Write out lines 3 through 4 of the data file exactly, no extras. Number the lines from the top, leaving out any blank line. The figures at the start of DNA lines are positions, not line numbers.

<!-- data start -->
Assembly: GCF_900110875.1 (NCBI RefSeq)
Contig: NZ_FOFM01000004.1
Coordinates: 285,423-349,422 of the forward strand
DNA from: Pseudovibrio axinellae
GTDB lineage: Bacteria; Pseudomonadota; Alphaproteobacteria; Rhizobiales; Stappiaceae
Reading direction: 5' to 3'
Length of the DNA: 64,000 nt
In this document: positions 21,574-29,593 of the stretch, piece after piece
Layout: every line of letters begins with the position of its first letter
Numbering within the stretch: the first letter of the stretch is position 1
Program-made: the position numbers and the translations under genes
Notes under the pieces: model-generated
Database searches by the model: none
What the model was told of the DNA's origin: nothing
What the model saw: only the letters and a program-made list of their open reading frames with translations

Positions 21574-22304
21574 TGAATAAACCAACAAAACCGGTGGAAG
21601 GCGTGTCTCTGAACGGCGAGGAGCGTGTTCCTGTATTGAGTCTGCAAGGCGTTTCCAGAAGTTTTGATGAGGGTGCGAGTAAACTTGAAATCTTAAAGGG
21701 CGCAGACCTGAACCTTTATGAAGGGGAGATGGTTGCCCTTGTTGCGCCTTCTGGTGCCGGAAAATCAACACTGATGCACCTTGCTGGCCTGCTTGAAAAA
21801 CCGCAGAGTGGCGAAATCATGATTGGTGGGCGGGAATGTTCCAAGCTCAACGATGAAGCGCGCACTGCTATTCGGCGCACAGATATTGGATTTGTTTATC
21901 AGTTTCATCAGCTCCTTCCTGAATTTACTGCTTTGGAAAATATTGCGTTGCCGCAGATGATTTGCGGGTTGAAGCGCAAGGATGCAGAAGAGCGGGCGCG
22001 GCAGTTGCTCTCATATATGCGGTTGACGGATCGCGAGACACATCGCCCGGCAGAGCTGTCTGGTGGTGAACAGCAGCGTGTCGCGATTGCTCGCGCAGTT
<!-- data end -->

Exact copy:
Coordinates: 285,423-349,422 of the forward strand
DNA from: Pseudovibrio axinellae